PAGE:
Home >> News >> Large funding boost for gene therapies to treat chronic disease

Large funding boost for gene therapies to treat chronic disease

UCL researchers have received a boost of over £88 million to continue their ground-breaking research into gene therapies for disorders like haemophilia.

£85 million of the funding for UCL spin-out company Freeline Therapeutics comes from healthcare technology investment company Syncona. A further £3.4 million in funding comes from The University College London Technology Fund.

The funds will enable researchers to drive forwards work on next-generation gene therapies for haemophilia B, a blood clotting disorder, and Fabry Disease, a rare genetic disease caused by an enzyme deficiency.

Freeline was set up by Syncona and UCL Business in 2015, to build on successful research into novel gene therapies to treat haemophilia by BRC-supported Professor Amit Nathwani, Professor of Haematology at UCL.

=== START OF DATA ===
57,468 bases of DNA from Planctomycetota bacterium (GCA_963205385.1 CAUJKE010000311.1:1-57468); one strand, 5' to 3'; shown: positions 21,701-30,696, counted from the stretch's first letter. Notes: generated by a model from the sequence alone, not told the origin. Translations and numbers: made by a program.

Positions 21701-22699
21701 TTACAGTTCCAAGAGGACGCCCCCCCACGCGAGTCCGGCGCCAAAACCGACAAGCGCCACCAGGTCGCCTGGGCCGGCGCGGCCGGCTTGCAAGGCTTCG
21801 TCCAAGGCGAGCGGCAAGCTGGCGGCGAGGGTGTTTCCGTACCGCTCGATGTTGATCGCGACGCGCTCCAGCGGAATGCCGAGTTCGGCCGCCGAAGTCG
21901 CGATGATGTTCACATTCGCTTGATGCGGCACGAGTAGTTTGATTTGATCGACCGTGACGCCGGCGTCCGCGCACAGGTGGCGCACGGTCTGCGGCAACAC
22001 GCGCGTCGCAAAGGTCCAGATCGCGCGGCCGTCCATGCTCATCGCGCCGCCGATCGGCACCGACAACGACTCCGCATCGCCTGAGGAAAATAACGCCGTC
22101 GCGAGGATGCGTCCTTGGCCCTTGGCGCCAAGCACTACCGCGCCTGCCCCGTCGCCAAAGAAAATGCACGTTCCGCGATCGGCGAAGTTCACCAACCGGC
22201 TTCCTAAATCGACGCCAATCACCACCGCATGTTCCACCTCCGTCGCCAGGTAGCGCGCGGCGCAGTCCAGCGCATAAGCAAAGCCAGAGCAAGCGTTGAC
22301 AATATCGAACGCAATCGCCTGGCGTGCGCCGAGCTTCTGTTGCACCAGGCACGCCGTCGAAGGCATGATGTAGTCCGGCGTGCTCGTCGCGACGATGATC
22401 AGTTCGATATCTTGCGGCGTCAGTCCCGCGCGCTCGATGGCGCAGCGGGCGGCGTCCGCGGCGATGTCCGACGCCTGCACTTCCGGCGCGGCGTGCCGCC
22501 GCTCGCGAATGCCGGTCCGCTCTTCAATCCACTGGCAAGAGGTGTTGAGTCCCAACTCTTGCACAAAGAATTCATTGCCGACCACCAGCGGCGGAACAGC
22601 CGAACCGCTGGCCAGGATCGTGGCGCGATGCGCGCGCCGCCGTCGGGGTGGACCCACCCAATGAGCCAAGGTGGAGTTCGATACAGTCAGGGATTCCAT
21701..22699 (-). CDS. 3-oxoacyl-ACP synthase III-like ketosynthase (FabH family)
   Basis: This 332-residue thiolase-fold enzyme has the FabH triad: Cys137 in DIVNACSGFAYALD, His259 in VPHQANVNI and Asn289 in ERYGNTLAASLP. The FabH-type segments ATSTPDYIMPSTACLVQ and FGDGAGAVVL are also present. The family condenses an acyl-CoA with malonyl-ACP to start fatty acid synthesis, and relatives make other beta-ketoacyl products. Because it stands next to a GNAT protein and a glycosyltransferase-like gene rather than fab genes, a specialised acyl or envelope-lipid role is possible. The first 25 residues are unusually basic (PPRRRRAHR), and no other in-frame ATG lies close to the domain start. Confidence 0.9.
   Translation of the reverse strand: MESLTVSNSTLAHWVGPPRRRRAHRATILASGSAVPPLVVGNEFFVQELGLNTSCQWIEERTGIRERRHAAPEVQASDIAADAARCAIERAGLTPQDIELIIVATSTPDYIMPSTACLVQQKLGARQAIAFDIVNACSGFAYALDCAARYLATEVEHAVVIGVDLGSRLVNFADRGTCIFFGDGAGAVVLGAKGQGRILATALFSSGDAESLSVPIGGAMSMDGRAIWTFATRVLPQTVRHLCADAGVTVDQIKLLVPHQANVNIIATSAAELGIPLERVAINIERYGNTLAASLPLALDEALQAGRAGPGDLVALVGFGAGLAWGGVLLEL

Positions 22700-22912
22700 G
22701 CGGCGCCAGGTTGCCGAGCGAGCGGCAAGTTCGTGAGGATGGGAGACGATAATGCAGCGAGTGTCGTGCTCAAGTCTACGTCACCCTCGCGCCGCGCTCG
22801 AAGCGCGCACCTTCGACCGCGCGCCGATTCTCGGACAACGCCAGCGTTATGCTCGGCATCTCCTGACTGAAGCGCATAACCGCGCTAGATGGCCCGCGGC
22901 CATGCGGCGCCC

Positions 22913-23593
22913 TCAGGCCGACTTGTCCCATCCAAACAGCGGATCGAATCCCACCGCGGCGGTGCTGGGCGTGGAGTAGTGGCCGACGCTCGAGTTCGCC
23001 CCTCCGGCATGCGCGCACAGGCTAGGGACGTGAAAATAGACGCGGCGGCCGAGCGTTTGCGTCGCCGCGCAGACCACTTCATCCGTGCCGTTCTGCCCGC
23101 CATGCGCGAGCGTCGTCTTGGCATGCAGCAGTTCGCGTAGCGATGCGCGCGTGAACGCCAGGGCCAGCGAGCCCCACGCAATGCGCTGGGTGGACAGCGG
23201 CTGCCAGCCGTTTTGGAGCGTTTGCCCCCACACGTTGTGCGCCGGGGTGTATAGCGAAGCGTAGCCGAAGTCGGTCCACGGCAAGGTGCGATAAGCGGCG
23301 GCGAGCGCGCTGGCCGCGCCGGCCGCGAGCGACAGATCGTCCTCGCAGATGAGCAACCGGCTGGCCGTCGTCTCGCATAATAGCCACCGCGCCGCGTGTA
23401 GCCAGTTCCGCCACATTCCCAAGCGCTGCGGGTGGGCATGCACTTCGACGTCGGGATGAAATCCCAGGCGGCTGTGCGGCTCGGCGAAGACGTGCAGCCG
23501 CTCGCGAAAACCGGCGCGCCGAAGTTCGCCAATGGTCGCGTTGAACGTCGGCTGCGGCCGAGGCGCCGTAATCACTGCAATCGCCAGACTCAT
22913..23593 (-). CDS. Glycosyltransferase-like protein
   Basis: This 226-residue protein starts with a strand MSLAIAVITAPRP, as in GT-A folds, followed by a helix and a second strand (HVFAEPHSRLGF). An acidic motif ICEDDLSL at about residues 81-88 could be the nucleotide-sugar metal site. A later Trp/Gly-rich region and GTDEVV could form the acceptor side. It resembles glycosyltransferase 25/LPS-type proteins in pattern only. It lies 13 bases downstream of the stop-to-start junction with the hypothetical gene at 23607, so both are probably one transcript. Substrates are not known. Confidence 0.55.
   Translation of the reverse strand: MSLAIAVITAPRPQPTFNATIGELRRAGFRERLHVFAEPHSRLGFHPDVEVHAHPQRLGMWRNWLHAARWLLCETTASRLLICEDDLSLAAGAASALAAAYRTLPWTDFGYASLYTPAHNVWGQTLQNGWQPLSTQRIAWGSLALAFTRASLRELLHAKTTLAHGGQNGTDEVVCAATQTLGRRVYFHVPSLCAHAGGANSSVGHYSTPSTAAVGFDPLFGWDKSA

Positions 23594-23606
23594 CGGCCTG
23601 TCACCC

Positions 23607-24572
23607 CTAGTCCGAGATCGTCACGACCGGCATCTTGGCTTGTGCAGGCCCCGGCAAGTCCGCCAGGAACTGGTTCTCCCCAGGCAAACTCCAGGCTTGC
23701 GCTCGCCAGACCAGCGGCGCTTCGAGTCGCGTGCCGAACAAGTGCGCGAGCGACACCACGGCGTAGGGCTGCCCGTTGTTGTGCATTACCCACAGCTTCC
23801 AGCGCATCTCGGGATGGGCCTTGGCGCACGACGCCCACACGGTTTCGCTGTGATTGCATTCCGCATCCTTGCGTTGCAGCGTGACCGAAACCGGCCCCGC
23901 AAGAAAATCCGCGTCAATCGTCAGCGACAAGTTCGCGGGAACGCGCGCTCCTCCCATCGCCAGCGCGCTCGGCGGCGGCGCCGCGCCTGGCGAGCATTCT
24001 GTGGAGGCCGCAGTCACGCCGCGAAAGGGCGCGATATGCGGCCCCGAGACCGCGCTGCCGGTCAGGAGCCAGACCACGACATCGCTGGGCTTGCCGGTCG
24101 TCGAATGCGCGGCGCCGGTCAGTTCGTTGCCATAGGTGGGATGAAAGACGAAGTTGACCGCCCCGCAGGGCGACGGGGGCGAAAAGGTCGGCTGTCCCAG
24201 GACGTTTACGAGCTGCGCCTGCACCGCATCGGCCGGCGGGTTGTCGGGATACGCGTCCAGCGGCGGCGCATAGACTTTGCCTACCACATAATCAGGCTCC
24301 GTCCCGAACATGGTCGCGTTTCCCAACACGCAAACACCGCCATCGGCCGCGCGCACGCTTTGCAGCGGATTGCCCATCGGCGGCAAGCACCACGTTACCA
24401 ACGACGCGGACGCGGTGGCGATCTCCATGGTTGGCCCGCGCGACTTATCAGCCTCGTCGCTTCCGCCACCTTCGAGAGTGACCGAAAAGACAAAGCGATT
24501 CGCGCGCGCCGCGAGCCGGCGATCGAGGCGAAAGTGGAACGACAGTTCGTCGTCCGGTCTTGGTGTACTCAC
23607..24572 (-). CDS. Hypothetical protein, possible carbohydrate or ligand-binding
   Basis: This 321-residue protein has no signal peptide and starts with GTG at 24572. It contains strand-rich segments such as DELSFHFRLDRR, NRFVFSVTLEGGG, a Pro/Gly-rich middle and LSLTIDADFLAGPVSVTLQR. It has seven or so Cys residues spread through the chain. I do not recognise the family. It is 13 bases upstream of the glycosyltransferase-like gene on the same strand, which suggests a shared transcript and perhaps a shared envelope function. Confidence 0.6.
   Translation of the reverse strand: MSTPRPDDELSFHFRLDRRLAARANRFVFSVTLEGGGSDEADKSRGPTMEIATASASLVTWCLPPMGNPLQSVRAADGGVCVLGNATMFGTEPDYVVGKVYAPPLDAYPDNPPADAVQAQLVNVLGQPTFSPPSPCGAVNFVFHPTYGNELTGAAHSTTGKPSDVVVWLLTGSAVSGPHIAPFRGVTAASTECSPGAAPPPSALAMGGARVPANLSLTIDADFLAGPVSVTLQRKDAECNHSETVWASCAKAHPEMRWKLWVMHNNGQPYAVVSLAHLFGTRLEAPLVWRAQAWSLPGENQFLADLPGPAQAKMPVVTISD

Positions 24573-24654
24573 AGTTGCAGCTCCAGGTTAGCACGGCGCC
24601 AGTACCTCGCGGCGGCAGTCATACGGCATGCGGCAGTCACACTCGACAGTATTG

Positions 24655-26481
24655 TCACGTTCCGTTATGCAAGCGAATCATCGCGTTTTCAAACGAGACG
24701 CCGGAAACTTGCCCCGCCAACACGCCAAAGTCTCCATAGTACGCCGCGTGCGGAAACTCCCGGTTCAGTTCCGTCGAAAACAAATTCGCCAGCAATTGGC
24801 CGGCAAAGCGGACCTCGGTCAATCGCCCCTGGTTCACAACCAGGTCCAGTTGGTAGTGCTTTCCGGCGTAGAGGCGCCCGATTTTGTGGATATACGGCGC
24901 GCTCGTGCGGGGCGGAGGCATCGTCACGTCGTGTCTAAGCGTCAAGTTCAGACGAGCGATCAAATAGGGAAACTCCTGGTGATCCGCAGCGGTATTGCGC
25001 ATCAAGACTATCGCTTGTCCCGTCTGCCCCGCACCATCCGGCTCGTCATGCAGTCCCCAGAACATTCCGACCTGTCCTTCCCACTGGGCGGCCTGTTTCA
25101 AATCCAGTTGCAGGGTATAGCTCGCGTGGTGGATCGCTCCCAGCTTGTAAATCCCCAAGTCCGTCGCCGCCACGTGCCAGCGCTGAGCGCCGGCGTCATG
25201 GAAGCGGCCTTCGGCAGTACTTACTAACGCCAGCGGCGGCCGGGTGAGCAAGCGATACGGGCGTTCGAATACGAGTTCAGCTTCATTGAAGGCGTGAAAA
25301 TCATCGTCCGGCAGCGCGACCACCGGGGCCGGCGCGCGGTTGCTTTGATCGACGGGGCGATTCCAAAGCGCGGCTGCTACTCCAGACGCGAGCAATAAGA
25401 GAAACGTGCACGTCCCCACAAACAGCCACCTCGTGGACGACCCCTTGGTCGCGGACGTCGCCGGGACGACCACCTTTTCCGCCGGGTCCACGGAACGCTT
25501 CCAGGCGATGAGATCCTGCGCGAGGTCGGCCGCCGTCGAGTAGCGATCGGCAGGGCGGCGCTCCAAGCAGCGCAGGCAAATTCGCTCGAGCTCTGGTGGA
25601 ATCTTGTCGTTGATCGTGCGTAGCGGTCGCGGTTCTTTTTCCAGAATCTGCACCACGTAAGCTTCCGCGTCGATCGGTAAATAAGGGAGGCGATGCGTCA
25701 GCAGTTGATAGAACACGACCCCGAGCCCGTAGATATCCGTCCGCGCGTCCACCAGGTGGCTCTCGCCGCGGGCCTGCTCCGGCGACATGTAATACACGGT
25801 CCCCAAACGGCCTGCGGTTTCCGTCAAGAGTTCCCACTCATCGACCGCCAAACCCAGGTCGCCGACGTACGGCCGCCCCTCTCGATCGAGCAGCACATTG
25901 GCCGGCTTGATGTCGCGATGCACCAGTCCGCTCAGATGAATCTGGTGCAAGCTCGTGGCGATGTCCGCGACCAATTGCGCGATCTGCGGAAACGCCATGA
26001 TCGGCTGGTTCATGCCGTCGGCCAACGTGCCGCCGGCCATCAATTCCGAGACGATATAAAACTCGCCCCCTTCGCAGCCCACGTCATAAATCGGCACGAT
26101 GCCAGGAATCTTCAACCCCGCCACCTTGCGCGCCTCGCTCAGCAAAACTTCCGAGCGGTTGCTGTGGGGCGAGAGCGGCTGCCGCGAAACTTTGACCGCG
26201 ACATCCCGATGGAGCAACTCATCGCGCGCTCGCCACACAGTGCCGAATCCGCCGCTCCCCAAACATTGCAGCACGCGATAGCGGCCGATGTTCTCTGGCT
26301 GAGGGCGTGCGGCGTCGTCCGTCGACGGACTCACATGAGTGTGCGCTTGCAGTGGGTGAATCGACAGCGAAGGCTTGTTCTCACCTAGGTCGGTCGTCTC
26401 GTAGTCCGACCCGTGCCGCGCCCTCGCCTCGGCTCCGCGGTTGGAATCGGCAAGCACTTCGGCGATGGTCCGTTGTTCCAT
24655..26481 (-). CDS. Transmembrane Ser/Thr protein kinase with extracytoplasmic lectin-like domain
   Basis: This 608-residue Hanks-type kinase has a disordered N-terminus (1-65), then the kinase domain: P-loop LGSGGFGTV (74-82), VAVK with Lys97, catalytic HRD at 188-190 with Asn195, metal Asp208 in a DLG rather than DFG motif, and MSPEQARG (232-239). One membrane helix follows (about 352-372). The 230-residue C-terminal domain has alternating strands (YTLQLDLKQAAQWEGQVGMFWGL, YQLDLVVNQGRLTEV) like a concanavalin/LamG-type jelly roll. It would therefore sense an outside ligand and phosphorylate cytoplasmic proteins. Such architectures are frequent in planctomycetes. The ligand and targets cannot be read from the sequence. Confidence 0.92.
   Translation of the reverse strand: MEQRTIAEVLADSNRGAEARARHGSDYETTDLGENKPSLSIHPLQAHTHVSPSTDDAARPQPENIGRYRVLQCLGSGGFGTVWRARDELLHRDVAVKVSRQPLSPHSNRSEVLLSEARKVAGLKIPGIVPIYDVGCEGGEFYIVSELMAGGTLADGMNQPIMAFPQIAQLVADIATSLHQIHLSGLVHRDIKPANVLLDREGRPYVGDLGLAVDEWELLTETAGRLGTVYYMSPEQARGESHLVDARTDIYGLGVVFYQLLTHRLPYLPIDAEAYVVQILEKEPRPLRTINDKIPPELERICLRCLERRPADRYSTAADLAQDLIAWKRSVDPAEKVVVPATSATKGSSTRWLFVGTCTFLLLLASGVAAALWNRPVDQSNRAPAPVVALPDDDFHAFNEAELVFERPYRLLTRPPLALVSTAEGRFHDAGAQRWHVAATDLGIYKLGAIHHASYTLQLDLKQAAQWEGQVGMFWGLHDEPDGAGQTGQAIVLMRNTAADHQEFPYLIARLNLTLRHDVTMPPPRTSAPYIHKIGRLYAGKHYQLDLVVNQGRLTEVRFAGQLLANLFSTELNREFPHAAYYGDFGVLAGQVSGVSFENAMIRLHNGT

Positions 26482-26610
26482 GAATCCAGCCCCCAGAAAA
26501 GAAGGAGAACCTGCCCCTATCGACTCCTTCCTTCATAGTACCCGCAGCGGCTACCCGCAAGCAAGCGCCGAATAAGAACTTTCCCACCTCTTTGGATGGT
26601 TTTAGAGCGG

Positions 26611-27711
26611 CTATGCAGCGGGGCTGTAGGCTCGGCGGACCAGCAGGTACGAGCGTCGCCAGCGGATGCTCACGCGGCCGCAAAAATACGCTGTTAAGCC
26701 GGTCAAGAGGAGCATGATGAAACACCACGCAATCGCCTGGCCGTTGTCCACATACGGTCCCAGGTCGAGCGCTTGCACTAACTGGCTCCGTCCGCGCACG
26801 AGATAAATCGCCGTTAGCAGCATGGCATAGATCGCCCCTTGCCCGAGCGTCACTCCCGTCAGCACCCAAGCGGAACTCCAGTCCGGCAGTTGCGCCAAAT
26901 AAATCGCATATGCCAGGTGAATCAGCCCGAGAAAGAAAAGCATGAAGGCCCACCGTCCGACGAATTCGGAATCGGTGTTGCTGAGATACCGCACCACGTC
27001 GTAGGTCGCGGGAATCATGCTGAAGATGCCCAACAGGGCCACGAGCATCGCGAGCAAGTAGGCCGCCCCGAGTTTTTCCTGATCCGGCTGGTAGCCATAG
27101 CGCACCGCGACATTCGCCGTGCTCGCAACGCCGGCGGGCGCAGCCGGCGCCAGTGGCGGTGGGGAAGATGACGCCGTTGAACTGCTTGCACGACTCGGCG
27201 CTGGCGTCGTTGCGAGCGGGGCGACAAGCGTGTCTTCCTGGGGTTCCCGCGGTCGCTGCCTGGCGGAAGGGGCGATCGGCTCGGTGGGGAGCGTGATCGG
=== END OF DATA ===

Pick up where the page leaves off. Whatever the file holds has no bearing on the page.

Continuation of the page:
People with haemophilia B are unable to produce the protein factor IX, which is critical for blood clotting. Normally, patients are treated with injections which contain factor IX, but patients sometimes have to receive injections multiple times per week, which is costly and inconvenient.

Professor Nathwani, who is supported by the BRC, developed a gene therapy in which a modified virus ‘infects’ the body with the genetic blueprint needed to produce factor IX. Professor Nathwani found that, after just one round of this treatment, levels of factor IX remained at safe, sustained levels in all patients.

Professor Nathwani’s work has been described by doctors as potentially life-changing for people with haemophilia B.

Professor Nathwani’s research, published in the New England Journal of Medicine, can be read via the links below.

Long-Term Safety and Efficacy of Factor IX Gene Therapy in Hemophilia B (November 2014)

Adenovirus-Associated Virus Vector–Mediated Gene Transfer in Hemophilia B (December 2011)